Le Bistrot de Racine opened this summer with little fanfare, joining the already crowded pond of French bistros in Shanghai. With just over three months under its belt, the restaurant is already hitting its stride with both food and service, riding comfortably between laid-back indulgence and refined elegance.
[Shanghai] Le Bouchon
An institution of French cooking in Shanghai if ever there was one, Le Bouchon is the oldest French restaurant in the city, and has been serving up French classics for longer than many of us have lived here. As the restaurant reopens its doors after a brief summer hiatus – just in time for its 20th anniversary – it is clear that despite the new management team and revamped menu, Le Bouchon’s brand of old-school, no-frills French cooking hasn’t changed a bit.
[Shanghai] Épicerie & Caviste 62 Le Bec
Even though it is barely two months old, Épicerie 62 already has the air of a neighborhood establishment that has stood for decades, where it feels as if nothing changes but the day of the week, the constancy its own brand of excitement. It has built a narrative that weaves itself into our Paris daydreams, a way for us to feel Parisian at every moment of the day. That, more than anything else, is why I will be going back time and again.
[Shanghai] Le Comptoir de Pierre Gagnaire
The level of antithesis found throughout Le Comptoir is fascinating: French vs. global, traditional vs. modern, bistro-style cooking against gleaming silverware, casual vibe among starched white tablecloths.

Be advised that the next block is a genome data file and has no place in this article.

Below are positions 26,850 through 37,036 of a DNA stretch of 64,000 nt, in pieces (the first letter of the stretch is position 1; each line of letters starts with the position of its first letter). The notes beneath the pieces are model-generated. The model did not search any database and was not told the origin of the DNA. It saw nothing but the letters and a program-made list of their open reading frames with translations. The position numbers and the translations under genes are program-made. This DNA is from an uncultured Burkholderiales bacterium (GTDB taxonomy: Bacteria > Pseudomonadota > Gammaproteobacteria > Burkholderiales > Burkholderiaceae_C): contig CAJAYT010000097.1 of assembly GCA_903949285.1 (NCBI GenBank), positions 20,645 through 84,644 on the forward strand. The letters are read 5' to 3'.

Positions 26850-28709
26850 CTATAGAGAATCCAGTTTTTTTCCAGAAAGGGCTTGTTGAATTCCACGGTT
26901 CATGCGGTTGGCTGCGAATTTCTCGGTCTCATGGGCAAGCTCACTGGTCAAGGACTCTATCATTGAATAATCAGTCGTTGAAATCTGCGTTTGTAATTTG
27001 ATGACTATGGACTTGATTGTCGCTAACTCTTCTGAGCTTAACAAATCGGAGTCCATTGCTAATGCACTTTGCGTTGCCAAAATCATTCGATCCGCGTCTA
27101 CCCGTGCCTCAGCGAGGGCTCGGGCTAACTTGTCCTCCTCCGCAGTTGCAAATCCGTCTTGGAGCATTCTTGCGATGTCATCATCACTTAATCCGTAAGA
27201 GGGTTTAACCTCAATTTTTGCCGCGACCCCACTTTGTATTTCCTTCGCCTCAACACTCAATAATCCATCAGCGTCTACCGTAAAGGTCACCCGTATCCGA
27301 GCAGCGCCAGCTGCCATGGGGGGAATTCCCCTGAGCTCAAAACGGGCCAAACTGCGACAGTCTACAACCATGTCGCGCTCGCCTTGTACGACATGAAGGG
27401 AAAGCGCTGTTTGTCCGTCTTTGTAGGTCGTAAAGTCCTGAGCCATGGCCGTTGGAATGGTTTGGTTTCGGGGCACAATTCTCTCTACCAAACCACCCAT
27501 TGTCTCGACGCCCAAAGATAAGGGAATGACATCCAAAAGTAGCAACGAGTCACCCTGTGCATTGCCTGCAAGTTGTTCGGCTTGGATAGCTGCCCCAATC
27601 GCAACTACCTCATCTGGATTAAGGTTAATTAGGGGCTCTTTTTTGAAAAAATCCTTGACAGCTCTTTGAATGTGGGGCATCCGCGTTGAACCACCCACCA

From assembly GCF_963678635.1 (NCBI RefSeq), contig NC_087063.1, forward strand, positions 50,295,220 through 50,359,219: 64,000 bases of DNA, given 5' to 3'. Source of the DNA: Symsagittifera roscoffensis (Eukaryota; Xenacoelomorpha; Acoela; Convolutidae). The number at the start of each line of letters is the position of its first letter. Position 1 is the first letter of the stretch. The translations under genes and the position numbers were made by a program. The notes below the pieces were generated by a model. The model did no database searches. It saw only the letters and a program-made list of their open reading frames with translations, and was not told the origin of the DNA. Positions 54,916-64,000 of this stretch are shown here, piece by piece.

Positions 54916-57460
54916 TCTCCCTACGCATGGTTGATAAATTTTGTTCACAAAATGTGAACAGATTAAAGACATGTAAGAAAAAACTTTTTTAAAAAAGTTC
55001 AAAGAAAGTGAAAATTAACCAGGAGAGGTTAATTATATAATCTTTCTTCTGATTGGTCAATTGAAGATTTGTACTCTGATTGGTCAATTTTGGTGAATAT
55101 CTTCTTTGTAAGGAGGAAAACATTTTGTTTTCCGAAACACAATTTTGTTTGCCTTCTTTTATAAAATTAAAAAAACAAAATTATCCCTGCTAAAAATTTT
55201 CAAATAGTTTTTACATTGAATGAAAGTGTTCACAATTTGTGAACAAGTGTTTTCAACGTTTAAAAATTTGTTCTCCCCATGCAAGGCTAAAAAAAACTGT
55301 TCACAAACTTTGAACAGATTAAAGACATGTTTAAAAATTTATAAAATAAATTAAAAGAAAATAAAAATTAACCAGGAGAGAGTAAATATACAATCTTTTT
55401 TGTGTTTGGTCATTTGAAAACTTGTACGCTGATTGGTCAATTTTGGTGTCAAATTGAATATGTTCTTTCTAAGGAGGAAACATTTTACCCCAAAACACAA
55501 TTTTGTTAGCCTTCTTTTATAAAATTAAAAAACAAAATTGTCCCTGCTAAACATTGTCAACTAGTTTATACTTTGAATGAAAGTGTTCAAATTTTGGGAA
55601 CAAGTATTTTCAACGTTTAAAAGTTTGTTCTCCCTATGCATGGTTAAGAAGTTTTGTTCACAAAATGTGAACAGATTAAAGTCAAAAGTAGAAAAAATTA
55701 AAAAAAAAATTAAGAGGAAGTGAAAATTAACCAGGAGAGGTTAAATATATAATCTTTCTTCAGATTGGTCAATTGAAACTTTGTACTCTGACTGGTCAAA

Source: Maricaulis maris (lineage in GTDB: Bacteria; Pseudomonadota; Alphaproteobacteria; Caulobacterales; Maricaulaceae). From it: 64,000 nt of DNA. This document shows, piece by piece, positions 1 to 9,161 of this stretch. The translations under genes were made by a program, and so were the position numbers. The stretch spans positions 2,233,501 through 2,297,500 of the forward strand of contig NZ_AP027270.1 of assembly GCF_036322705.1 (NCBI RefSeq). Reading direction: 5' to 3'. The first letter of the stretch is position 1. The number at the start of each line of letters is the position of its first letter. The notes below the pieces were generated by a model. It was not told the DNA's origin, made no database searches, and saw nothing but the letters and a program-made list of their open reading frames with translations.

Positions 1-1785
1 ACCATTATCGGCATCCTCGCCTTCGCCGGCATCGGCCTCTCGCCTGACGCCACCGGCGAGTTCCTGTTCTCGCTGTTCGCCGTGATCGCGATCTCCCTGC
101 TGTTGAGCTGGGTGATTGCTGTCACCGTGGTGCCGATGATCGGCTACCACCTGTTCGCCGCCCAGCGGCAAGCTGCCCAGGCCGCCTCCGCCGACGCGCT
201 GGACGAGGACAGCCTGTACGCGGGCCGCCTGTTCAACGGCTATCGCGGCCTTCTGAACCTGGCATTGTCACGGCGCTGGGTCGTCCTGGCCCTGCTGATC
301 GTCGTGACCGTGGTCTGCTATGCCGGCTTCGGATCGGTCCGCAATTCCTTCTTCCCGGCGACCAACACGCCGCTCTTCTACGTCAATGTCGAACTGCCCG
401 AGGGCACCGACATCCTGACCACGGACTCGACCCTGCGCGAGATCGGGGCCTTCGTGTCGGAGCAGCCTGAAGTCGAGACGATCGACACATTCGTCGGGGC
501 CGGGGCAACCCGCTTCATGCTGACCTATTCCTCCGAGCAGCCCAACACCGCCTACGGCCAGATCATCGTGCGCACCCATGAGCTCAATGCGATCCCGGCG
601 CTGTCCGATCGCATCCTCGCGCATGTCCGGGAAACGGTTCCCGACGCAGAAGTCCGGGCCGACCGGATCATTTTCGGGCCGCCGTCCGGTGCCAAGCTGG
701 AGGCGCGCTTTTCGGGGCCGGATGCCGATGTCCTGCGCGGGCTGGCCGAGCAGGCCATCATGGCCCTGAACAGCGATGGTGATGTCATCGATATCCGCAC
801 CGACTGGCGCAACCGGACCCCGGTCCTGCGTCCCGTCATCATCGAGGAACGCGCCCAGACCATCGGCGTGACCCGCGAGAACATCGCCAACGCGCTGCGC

But despite these contrasts – and sometimes because of them – Le Comptoir de Pierre Gagnaire does laid-back refinement better than possibly anywhere else in town.
DODU materialized quietly in a compact, two-story space on Changshu Road early this year. In the short months since, it quickly established itself as one of the best spots for rotisserie chicken in Shanghai, bringing joy to French expats and locals alike with this beloved French comfort food.
[Shanghai] seul & SEUL
seul&SEUL delivers a tasting menu format at a relatively friendly price, but with more ceremony than quality. Whether we are willing to pay for that format, or prefer places that sit in the same price range but offer higher standards with less ceremony – that is a decision each of us will make for ourselves.
[Shanghai] Napa Wine Bar & Kitchen
A veteran on the Bund of 10 years, Napa Wine Bar and Kitchen is known not just for their extensive wine cellar, but also for their stellar wine-focused cuisine. Chef Francisco Araya uses seasonal ingredients to create elegant and compelling dishes, and manages to give pleasure without going out of his way to please.
My recent experience at Phénix felt like a roller coaster ride, with exhilarating highs interspersed with depressing glitches. Still, a few of the dishes were compelling enough to go back for.
[Shanghai] Bo Shanghai
Bo Shanghai’s techniques are very far from Chinese cooking, but the food is noticeably inspired by the flavors and traditions of China. Their creations often take the spirit of China’s regional cuisines and come up with an entirely reimagined rendition, keeping me on my toes with a sense of discovery, but, at the same time, comforting with its familiarity.
[Shanghai] Chop Chop Club
From a certain angle, the Chop Chop Club can feel somewhat old-fashioned. And yet, nothing here tastes old. Everything that comes out of the kitchen dances across the taste buds with vigor and liveliness, the flavors uncomplicated and remarkably easy to love. There is nothing fancy or terribly intricate about the cooking here, only a heady, engaging combination of energy, heartiness, and unabashed indulgence, livened up with a touch of Paul Pairet’s whimsical imagination.